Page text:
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Synopsis

It is perhaps the most memorable event of the twentieth century, a moment that left a family and a nation mourning, one that many Americans recall as their first historical memory—the assassination of President John F. Kennedy.

Within seven weeks of the President's death, Jacqueline Kennedy received more than 800,000 condolence letters. Two years later, the volume of correspondence would exceed 1.5 million letters. For the next forty-six years, the letters would remain essentially untouched.

Now historian Ellen Fitzpatrick has selected approximately 250 of these letters for inclusion in Letters to Jackie, a remarkable human record that perfectly preserves the heart-wrenching grief and soul searching of the nation in a time of crisis. Capturing the extraordinary eloquence of so-called ordinary Americans across generations, regions, race, political leanings, and religion—in messages written on elegant stationery, scraps of paper, in pencil, type, ink smudged by tears, and in barely legible handwriting—the letters capture what John F. Kennedy meant to the country, and how his death for some divided American history into Before and After.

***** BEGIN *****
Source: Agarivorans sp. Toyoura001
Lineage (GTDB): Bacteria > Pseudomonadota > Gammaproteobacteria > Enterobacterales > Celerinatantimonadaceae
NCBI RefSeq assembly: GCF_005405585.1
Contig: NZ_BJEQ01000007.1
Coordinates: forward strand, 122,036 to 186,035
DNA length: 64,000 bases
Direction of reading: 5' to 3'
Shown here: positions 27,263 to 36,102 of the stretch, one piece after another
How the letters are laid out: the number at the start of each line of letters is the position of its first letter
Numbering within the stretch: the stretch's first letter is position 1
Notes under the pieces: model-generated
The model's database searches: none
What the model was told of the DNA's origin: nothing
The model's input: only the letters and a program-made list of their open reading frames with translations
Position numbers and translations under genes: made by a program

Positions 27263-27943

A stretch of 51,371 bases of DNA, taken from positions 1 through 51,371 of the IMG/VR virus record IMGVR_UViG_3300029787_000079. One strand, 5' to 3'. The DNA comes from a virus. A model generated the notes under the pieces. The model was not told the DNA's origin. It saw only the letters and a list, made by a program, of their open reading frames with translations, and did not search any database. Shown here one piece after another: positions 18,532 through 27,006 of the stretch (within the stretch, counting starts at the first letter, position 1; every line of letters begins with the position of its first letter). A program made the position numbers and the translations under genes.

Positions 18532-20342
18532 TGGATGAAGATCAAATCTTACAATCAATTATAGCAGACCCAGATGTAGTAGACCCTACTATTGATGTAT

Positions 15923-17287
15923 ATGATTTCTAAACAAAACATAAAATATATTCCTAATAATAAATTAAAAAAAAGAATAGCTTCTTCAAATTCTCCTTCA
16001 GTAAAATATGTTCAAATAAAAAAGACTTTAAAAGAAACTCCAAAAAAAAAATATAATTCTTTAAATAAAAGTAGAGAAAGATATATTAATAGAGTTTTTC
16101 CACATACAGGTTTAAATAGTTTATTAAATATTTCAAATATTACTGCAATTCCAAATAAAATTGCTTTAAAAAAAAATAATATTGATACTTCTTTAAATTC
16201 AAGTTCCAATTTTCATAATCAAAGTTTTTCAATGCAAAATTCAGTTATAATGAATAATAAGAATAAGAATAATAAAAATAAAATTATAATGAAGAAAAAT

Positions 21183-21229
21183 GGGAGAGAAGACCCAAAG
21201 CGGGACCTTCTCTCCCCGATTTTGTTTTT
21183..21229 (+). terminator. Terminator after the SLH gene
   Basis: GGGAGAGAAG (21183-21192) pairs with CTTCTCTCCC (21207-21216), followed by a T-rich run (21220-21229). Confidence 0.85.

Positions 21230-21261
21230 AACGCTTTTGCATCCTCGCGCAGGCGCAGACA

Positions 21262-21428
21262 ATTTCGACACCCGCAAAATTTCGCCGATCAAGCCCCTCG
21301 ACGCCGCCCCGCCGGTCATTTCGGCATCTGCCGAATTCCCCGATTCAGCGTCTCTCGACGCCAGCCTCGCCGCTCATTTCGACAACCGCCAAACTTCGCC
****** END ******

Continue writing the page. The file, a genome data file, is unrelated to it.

In Letters to Jackie, Fitzpatrick allows Americans to write their own history of these tumultuous times. "The coffin was very small," as one sixteen-year-old girl observed, "to contain so much of so many Americans." In reflecting on their sense of loss, their fears, and their striving, the authors of these letters wrote an American elegy as poignant and as compelling as their shattered and cherished dreams.

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